After parting ways with RHR performance, I got really, really interested in CFD. Working with RHR, and our aero consultant meant that I had to learn 3D CAD (I’m an old school AutoCAD 2D cad person), so Fusion 360 was the tool I chose, and after messing with basic CFD programs, settled on openFoam, since it’s what our consultant used, it’s free, hardcore, and super flexible. The downside is that I am weak on Linux, and dual booting computers is boring.
So openFoam: it’s awesome, it just takes a lot of trial and error. And when you get to big and complex models, you need serious hardware or openFoam simply crashes when it runs out of memory. I tried working on a 4 core 16GB laptop, but it could only just barely handle simple models. My new prized workstation is a used (ebay) dual 10 core Xeon, so 20 cores with 128GB of RAM. I got a nice SSD and an old graphics card, installed Ubuntu, and got to work. I’d love to try CentOS and a Rocks/Beowulf cluster, but I’m not a professional, so I don’t need to spend more money on hardware to further accelerate things at this point. I think for fun I’ll build a cluster in Virtual Box so I can see how it works, but not needed for my work).
For reference, my good Dell laptop could run the built-in openFoam motorbike tutorial natively on Ubuntu in 6:40
VirtualBox under Win 10 with 4 cores and 10GB RAM, 10:18,
Windows 10 native Ubuntu virtualization (Bash on Windows) 8:00.
My new workstation chews through the tutorial at 2:46, with a 5,2,2 split of the meshing domain- I haven’t spent a lot of time messing with optimization of the decomposition of the domain, so it’s possible I can lower the times a bit. However, using the Scotch domain decomposition algorithm it ran a 3:21, so I think my 5,2,2 was a pretty good guess.
After figuring out the basics of openFoam and Paraview, my primary issue I had deal with is learning how to turn surface 3D models into watertight solids. Hum3D, where I bought the model for the S197, delivers an awesome and highly detailed exterior and interior surface model, but it needs to be converted to a solid, and then to an STL for openFoam. If there is no thickness to the surface/solid, Paraview will show this odd splotchy pattern, which means it’s trying to display the pressure or velocity, or other values, on the backside of the surface. Took a while to figure that out, Also importing those STL’s into Meshlab to remove non-manifold edges would result in massive holes in the body.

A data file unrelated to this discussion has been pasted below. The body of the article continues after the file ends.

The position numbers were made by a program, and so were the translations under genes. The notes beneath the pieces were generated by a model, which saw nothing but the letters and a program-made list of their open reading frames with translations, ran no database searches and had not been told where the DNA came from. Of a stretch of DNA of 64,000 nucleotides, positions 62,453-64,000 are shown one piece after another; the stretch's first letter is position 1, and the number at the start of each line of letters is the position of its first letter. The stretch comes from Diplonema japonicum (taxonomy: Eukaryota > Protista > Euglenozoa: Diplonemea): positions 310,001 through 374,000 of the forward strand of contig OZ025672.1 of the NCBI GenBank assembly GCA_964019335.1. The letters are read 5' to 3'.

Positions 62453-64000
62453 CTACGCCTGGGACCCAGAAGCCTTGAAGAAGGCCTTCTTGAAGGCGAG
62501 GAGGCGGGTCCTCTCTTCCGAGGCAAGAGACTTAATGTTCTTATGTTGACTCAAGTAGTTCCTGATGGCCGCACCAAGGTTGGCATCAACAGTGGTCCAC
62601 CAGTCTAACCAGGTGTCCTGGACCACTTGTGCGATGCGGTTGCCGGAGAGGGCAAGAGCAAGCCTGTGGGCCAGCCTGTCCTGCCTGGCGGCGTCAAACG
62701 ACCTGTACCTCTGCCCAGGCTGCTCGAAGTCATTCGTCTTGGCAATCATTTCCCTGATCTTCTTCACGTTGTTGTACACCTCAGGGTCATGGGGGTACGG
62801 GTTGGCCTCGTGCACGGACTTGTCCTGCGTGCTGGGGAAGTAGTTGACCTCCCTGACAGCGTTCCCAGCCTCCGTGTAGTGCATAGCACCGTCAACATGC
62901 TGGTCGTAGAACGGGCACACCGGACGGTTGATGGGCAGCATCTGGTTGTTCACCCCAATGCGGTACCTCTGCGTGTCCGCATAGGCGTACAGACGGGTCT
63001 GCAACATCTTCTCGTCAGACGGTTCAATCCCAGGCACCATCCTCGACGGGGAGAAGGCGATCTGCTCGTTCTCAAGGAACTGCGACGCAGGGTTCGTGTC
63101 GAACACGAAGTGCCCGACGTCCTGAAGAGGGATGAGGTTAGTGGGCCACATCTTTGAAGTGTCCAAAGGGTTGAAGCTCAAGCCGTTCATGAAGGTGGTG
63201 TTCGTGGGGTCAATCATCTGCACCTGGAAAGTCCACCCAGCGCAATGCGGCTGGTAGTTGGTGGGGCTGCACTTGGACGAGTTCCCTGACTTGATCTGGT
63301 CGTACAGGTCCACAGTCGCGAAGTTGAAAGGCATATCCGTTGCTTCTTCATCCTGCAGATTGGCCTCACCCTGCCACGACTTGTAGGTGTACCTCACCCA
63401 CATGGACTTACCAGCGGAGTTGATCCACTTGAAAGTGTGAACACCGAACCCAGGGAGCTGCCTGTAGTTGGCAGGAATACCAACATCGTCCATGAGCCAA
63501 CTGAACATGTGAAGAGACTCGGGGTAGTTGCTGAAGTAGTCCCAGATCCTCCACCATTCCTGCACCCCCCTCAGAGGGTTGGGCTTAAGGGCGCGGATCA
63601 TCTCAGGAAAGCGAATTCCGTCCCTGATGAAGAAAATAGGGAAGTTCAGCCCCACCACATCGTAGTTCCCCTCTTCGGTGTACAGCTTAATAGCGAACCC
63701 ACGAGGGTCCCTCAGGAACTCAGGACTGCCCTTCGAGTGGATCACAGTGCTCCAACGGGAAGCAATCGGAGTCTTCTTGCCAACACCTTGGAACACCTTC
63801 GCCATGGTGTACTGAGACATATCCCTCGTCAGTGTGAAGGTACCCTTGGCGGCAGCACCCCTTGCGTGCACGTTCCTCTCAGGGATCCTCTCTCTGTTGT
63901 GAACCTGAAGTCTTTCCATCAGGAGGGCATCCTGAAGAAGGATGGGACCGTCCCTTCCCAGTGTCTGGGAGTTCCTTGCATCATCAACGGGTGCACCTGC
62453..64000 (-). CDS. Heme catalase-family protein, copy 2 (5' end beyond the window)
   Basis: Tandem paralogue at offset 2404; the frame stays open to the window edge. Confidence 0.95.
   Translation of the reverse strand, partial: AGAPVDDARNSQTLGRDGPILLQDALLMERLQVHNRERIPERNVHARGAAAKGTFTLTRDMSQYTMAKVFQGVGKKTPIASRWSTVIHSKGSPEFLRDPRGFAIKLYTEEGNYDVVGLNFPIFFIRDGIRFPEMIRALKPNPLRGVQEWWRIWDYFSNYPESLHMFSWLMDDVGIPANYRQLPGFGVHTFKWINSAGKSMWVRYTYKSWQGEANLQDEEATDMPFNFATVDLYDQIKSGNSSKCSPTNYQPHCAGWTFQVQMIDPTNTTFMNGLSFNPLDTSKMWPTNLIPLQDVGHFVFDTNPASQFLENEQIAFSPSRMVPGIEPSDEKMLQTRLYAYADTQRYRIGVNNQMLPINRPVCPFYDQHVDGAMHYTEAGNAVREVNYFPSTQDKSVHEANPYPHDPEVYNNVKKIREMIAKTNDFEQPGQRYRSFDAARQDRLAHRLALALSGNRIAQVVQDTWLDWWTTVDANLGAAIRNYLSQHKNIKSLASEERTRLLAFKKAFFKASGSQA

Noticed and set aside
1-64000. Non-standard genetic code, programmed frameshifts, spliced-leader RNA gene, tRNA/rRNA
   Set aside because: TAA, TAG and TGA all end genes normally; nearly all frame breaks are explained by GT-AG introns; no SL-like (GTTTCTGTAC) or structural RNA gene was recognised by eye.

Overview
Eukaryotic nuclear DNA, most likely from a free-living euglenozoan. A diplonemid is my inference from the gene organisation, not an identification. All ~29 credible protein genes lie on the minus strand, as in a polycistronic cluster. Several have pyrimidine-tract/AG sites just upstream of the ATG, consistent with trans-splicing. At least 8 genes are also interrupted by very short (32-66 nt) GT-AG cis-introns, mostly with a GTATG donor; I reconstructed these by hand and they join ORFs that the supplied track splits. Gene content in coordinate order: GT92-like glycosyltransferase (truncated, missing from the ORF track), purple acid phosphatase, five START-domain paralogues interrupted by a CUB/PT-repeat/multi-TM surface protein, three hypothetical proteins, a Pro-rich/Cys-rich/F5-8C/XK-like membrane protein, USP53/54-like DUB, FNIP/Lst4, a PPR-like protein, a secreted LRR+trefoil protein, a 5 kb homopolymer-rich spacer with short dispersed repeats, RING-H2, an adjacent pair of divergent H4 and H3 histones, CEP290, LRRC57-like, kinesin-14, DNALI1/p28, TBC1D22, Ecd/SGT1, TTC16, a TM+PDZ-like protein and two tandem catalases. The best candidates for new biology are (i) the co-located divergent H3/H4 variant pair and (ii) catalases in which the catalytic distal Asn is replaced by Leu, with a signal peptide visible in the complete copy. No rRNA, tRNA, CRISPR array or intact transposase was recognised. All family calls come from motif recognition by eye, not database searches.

Honestly, I don’t know the best process for the surface to solid conversion- I had tried many ways to do this in Fusion, but what I settled (mostly) on doing is using the stitch command in the patch environment to get a reasonable number of joined surfaces, and then using the thicken command (by 1mm) on each surface. I had to go back and forth with unstitching and stitching various parts, while deleting really small but complex geometrical features like the mustang logo, or bleeder screws on brake calipers, or the lightbulbs hidden behind the surface of the headlight. Also, I deleted the entire interior (steering wheel, seats, etc.)
After much handwork, I got model that was “mostly” watertight when exporting as an STL from Fusion. I then would bring it into Meshlab and use the Quadratic Edge Collapse Decimation command to bring the model down to about 1 million faces and remove all non-manifold edges and vertices. At that point, it was ready for openFoam.
Building the openFoam case was tricky, it took many iterations until I was able to get results that were believable. I read up on standard practices of how large of a virtual wind tunnel domain should be used, and then I had to pick a block mesh density. I ended up with a block mesh of .25m blocks, and then a SnappyHexMesh setup of a basic refinement region, feature edge refinement and then a series of distance based refinement regions from the base model. I also had to increase the number of relaxation iterations to 300 for snapping the mesh to the surface.
In the end I got this pretty nice looking mesh, although meshing it took slightly over 3 hours, and then the actual run around 3 hours for only 500 iterations- which isn’t enough, the residuals were still converging when the run ended..
Still, 6 hours for a mesh, 500 iteration run, and some decent results isn’t bad. I’m still modeling the underside of the mustang, the model from Hum3D only gives you a flat floor, so I had to take measurements from my actual car to model things like the control arms, rockers, fuel cell, exhaust, etc. It’s a work in progress, but once I have an accurate floor and fender model (to design wheel well exhaust vents), I’ll be able to start designing a splitter, the canards, and the wing.
The goal is to make things out of wood or plastic, or 3D prints as much as possible, so that I can have total control of the aero elements